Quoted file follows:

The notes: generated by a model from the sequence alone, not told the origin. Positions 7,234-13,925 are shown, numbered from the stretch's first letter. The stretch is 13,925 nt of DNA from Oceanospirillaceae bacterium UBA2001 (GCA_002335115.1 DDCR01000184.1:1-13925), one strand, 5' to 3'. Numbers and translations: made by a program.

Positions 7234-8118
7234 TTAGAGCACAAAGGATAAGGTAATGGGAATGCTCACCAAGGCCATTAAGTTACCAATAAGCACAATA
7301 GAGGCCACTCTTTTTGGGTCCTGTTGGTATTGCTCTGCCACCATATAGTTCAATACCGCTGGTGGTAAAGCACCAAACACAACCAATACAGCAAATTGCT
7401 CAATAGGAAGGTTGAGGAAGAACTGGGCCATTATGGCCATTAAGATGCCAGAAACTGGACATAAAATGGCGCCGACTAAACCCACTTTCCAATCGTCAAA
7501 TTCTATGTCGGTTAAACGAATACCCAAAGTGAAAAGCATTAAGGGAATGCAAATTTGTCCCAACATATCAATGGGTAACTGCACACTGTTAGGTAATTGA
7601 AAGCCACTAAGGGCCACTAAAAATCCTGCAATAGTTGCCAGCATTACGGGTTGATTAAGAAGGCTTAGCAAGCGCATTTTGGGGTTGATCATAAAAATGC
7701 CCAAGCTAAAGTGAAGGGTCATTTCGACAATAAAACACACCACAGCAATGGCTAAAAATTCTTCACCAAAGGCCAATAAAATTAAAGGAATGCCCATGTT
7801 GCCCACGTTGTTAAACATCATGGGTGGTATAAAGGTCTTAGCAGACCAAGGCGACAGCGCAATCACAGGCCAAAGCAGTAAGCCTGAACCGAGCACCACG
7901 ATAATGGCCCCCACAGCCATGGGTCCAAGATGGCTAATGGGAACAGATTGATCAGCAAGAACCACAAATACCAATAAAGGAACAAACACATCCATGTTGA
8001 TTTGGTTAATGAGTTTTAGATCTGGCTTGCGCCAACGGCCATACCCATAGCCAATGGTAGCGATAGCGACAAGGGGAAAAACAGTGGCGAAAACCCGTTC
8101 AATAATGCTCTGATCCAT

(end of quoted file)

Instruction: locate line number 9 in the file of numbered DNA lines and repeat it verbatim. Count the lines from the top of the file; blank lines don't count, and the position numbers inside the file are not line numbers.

7801 GCCCACGTTGTTAAACATCATGGGTGGTATAAAGGTCTTAGCAGACCAAGGCGACAGCGCAATCACAGGCCAAAGCAGTAAGCCTGAACCGAGCACCACG